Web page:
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Canon Pixima IP4300
Easy to set up, good quality picture and text output .
Could have better written manual
Ease of use
Value For Money
Range of extra features / functionsExcellent
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Around the beginning of April, I switched on my old and trusted Epson 880 and went to print out a page, nothing happened. Nothing that is, except all the lights across the front of the machine flashing on and off. A quick reference to the handbook took me to the page that read, “If all lights are flashing, there is an internal fault. Please contact a qualified Epson engineer”. Well it was getting on for 10 years old and had served me well, so I decided it was time for a new printer.
I was fully intending to get another Epson, but the sales assistant in PC World advised me that a the Canon IP4300 was a far better buy, and would be far cheaper to run than any of the Epsons. After he showed me some of the photographic results, I was sold and I got to admit, I am very pleased with my purchase.
On getting the printer home, I found it extremely easy to install, I just plugged in the USB cable (not supplied) that was connected to my Epson, Windows XP came up with “New Hardware Detected” I put in the accompanying CD and loaded both the printer driver and some software called, “Easy Print Toolbox” that takes you through various printing tasks…
Print digital photos Print Photo or Text on a CDR. Create Your Own Album Easy webpage printing without having to worry about complicated settings.
In this program there is everything you want to know about the printing capabilities of this little printer.
Within 10 minutes all was up and running and I did my first print from a webpage that was text and graphics. I must admit, it printed very quickly and was of excellent quality with the colours matching that of the webpage perfectly. As it was printing a little box popped up on my screen showing me the ink levels of all five cartridges or ink tanks as they are more commonly known.
The Ink Tanks:
There are the usual yellow, blue and red but two black tanks. One of these is an extra large one holding 22ml of ink. This is because most print jobs are expected to be of black and white text. The other black cartridge and the colour one is of 13ml. I noticed in PC world that the large black cartridge was only a few pence more than the smaller ones for the Epson, so it looked like it was going to be cheaper in the long run anyway.
I have since checked out some prices on line...
From Inkmaster.co.uk Genuine Canon cartridges are £9.90 each for the 13ml ones and £10.90 for the large black 22ml one. On Internet-ink.co.uk you can get compatible cartridges (not Canon) for £22.99 for the complete set of five. I used to use compatible cartridges in my Epson and must admit that I could detect no difference to the originals. However, some users may disagree with me, so you would need to make up your own mind about that.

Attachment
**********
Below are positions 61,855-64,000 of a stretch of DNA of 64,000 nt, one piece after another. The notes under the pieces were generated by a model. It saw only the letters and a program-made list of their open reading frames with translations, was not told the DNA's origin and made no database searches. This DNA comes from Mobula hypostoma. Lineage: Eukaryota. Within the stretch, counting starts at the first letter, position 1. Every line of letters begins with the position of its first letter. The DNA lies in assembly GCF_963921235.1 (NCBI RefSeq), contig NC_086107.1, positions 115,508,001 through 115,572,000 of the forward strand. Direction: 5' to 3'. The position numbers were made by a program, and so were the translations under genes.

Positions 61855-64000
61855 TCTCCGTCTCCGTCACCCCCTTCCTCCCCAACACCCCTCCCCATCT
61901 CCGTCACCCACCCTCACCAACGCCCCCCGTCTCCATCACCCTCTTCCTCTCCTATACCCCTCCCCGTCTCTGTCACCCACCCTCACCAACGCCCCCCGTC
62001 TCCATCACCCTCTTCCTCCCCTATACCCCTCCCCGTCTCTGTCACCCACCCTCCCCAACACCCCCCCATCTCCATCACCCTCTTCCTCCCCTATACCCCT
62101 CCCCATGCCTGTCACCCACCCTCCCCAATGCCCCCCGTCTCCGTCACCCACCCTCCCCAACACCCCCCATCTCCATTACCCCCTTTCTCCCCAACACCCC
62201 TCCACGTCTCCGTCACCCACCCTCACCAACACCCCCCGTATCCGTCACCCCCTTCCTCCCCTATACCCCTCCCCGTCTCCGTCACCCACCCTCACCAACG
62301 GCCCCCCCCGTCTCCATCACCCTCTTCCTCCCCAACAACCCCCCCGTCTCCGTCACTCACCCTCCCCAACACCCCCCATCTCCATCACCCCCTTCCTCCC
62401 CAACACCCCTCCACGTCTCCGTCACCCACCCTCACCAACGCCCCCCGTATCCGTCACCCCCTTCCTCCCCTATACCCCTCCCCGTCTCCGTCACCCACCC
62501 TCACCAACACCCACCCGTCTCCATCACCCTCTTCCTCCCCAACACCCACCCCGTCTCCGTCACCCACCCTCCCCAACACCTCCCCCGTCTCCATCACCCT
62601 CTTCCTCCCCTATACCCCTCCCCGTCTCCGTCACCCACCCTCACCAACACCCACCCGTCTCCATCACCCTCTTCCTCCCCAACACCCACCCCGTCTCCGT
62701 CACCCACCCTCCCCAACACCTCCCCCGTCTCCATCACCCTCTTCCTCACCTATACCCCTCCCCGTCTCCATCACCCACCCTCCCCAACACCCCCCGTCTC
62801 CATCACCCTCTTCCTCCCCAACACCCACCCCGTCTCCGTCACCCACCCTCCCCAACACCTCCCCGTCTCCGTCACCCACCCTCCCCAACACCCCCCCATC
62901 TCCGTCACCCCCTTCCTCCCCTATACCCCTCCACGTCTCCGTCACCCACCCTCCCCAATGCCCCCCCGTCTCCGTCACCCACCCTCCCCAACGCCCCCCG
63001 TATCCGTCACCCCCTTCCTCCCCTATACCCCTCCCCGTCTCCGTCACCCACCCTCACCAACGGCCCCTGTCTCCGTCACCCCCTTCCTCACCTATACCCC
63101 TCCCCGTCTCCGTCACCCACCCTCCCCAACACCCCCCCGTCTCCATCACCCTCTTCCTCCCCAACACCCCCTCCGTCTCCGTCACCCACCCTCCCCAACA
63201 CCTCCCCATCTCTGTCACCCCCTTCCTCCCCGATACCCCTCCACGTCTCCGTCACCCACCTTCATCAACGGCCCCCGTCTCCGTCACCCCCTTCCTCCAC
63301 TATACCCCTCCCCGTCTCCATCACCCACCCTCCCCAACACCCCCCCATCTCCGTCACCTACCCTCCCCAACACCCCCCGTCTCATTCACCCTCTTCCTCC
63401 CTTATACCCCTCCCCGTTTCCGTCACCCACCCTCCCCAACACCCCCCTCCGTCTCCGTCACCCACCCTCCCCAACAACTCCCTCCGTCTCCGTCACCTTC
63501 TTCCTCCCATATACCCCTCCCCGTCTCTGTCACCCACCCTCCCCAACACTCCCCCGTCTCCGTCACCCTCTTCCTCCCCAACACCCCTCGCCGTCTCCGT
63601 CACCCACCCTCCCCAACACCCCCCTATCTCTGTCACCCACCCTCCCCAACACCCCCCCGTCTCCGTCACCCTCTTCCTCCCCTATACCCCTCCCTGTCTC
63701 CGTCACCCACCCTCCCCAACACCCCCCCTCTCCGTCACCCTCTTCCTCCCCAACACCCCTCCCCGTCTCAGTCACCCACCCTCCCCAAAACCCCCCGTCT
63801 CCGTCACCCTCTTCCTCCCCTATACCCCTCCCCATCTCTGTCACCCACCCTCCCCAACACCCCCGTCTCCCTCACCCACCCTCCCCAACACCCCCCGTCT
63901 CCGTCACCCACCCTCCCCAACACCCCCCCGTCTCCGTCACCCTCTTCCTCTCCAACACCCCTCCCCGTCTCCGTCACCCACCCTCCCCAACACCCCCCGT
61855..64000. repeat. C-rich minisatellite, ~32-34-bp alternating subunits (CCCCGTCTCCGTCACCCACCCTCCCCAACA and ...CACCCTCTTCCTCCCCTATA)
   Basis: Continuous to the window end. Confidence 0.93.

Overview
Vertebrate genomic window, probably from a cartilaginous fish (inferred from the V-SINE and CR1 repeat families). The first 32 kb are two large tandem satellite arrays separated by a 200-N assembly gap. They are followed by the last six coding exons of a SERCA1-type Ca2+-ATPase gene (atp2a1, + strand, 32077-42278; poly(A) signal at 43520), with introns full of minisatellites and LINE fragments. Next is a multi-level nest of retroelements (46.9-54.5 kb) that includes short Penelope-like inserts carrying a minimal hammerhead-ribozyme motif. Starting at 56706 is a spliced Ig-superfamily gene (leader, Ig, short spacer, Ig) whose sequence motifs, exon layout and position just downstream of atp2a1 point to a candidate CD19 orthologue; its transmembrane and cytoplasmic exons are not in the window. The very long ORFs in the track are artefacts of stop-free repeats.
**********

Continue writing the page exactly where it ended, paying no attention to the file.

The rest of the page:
The paper is very easy to load and there are two places where it can be loaded. The first is in the conventional place where the paper slots into the back of the machine, and then there’s a slide-out compartment at the bottom of the front of the machine where you can load paper into a cartridge that has guides for difference paper sizes – the usual A4, A5 and custom for photo paper. I think the idea is that you can load photo paper in one place and plain in the other. There’s a switch on the front of the machine that selects where the machine will take its feed of paper from.
Also at the front of the machine above the paper catching tray, there is a draw to slot in, using a supplied cartridge, printable CDs or DVDs I have not tried printing with this as yet, but have loaded one into it and it is simplicity itself.
On the front of this printer is another USB slot and this is for something called Pict Bridge – that simply means you can connect a digital camera or camera phone etc. to it and print from it without your PC having to be turned on. This worked really well and is straightforward to operate.
The only complaint I would have with this printer is that the instruction manual, although quite thick, is limited in instructions as most of the instructions are included in the aforementioned Easy Print Toolbox. The thickness of the manual is due to the fact that it is written in several languages. However, having used printers before, I found everything really easy to operate with little referral to instructions.
Having used the Canon for about a month now, one thing I have noticed that did happen a lot with the Epson, is that if it not used for a few days, none of the ink tanks dry out and I have never needed to use the cleaning facility to get them primed again. This was a process that used to use a considerable amount of ink on my Epson, whether I was using genuine ink tank or compatible ones.
The Canon cost me a little over £70 in PC world, but if I hadn’t needed a printer in a hurry, I could have found one from around £60 or less on line. Amazon is currently selling this model for £63.27
Capabilities of this printer are…
Borderless photo printing up to 10X15cms. Up to 9600 X 2400 dpi print resolution Easy direct photo printing Single ink tanks where each colour can be changed separately as it runs low, therefore saving money Canon claims that its “Chromalife 100 system” produces photographs that will last up to 100 years. (I think that is if you use genuine Canon inks). Compatible with Windows or Mac operating system. (I am running Windows XP) USB2.0 high speed interface, but will be backwards compatible with USB1.0
In summary: I am extremely happy with this printer and I am quite pleased that I went for this and not another Epson.